High Five (Figures): Demand For Ultra High-End Manhattan Rentals Continues Surge

The Manhattan real estate market is a complicated thing, as any regular Luxury Rentals Manhattan visitor -- and anyone who has ever tried to find a rental apartment in Manhattan -- could tell you. But one of the most peculiar features of the ongoing turnaround in the Manhattan rental marketplace is just how much more quickly the market for high-end Manhattan luxury rentals has turned around than has, say, the market for $2500-per-month Manhattan rental apartments. Given that there are more people in New York capable of paying more modest monthly rents than there are those willing or able to cut five-figure checks on the first of each month, the turnaround would seem to be somewhat backwards. But this is Manhattan real estate, and the top-down turnaround has become both harder and harder to ignore and -- per a recent New York Times report -- even more pronounced in the early months of summer. The demand for five-figure NYC rental apartments has been higher than that for smaller, less expensive Manhattan apartments.  So, what exactly does this mean for Manhattan real estate?

For one thing, it continues a trend that we've noted previously on the LRM blog -- namely that high-end Manhattan rentals seem to have supplanted high-priced Manhattan condominiums as the real estate choice du jour among those shopping for blue-chip Manhattan real estate. It helps, of course, that top-tier Manhattan luxury rentals such as 8 Spruce Street, The Ashley and The Sessanta have effectively closed the gap between Manhattan condominiums and high-end Manhattan rental listings when it comes to the quality of finishes, fixtures and amenities; condominiums-turned-luxury-rentals such as William Beaver House have helped level the playing field, as well. The result: instead of navigating the financial and psychological challenges of buying a luxe condominium on the Upper East Side, in Greenwich Village, or in Tribeca, NYC dwellers are opting to go for luxury rentals on the Upper East Side or Greenwich Village or Tribeca -- and winding up with living spaces of comparable quality, while retaining a flexibility and peace of mind no NYC condo owner can claim. And it makes sense: the opportunity to live a luxurious lifestyle in Manhattan without having to plop down a six-figure downpayment on a million-dollar condo is no less appealing to those who could, with relative ease, cut that six-figure check than it is for those hunting through Manhattan rental listings for deals.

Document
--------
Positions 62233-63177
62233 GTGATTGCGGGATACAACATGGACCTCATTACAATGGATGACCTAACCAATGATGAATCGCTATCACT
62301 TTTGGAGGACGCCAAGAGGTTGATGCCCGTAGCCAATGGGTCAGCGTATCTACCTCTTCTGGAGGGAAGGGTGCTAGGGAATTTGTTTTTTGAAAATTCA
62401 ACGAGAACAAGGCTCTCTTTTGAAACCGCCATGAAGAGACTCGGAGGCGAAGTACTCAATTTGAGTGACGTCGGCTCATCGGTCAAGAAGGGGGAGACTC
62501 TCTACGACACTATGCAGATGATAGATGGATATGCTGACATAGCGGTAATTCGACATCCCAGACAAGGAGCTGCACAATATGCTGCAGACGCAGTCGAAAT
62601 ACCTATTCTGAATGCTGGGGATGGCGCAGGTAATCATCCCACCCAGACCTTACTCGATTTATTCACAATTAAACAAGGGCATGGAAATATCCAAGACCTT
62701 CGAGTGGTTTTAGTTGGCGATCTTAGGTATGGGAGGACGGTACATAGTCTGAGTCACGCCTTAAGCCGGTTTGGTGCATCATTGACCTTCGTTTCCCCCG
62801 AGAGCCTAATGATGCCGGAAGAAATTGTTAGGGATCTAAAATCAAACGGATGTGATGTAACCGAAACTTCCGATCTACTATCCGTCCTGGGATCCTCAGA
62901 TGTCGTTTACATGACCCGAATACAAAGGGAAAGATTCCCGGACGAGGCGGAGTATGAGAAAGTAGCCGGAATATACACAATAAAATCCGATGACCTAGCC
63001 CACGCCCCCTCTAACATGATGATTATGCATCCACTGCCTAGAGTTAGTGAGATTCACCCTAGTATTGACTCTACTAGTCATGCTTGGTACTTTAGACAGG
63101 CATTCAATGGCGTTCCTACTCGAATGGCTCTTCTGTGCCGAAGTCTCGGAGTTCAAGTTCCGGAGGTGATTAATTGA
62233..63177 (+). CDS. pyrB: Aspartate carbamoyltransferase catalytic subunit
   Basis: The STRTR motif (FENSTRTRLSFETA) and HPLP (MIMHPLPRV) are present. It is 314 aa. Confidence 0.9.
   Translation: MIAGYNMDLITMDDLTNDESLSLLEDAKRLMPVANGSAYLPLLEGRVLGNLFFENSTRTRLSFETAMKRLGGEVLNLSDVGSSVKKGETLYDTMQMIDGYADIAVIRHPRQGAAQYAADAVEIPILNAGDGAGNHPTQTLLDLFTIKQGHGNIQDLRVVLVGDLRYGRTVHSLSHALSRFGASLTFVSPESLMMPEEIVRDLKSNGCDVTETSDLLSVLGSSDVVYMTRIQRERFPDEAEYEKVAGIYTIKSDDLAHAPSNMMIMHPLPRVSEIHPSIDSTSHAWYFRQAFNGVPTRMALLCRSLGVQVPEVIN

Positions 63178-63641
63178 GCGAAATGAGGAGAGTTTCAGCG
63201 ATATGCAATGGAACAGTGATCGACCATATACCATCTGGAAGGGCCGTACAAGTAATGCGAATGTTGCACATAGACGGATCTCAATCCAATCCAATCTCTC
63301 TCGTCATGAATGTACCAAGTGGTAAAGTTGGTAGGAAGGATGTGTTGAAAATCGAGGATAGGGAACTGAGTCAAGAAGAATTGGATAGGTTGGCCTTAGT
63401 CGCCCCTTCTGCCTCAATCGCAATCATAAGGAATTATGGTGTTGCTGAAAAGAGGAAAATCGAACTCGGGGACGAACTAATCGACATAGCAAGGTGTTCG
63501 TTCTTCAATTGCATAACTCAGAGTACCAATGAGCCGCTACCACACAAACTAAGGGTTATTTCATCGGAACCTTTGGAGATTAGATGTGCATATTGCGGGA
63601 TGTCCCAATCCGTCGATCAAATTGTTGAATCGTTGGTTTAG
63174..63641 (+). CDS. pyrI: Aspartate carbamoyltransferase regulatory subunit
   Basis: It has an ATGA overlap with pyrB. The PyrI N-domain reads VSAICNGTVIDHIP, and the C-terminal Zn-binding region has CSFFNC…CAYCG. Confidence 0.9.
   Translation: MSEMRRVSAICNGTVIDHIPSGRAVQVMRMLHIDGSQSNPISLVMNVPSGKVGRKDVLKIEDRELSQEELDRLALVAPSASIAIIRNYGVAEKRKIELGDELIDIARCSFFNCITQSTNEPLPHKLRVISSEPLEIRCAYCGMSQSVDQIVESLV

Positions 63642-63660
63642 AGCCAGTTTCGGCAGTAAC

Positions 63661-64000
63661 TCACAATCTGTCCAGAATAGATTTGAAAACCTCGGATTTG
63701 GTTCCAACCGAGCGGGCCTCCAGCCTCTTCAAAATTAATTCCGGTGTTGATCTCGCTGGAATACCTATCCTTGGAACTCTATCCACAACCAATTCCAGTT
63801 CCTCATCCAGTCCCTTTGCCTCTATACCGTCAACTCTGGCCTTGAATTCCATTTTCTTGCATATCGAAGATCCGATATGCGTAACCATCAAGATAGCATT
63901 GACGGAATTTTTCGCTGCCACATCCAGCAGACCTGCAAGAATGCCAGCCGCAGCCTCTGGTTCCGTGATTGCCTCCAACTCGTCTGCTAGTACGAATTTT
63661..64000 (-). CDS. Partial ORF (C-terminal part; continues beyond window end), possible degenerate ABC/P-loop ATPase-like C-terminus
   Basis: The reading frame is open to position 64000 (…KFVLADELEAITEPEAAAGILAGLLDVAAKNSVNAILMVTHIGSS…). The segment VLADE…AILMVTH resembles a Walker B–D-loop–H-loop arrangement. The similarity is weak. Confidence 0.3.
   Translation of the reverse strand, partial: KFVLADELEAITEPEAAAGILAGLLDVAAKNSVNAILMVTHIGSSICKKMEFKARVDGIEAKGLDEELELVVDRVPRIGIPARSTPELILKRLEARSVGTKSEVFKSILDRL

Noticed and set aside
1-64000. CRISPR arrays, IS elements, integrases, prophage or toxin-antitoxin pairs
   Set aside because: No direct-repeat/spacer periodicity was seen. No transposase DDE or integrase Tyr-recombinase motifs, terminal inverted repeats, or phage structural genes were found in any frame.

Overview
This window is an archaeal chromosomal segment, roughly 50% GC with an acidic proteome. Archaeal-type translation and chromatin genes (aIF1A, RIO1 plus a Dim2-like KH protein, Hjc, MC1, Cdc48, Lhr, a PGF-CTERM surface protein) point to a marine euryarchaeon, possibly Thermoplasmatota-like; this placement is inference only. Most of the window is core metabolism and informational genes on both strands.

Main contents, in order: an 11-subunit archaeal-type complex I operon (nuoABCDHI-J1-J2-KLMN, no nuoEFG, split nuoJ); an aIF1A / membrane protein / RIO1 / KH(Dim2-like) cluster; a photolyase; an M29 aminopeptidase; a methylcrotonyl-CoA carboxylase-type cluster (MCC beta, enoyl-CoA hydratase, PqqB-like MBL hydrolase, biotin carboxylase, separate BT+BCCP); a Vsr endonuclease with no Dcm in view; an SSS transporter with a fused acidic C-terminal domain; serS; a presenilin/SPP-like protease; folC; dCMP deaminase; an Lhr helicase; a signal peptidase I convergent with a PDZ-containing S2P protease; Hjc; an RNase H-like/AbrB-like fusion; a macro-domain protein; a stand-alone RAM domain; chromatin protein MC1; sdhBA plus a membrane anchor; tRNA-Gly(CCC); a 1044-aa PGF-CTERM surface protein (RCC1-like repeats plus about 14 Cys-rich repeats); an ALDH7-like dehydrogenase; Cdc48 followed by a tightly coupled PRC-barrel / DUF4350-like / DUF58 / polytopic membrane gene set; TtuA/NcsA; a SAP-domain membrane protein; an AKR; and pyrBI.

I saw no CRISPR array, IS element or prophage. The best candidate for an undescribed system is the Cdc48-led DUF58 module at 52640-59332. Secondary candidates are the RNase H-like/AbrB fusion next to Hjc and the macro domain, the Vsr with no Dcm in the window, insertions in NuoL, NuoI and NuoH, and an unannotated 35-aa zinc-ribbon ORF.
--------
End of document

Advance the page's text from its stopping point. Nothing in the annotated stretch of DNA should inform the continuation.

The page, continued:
This boom in luxury Manhattan rentals with five-figurem monthly rents hints at a possible rebirth in the Manhattan real estate world, and certainly suggests that Manhattan's high-end real estate types are feeling a bit more comfortable. But what it means for the rest of the Manhattan real estate market remains to be seen, and is something we'll be watching closely. It's safe to say that Manhattan condominiums are in no danger of going out of style, now or ever. But with Manhattan’s elite opting to rent luxury apartments instead of buying condominiums, the old rent vs. buy debate has inarguably gotten a new twist.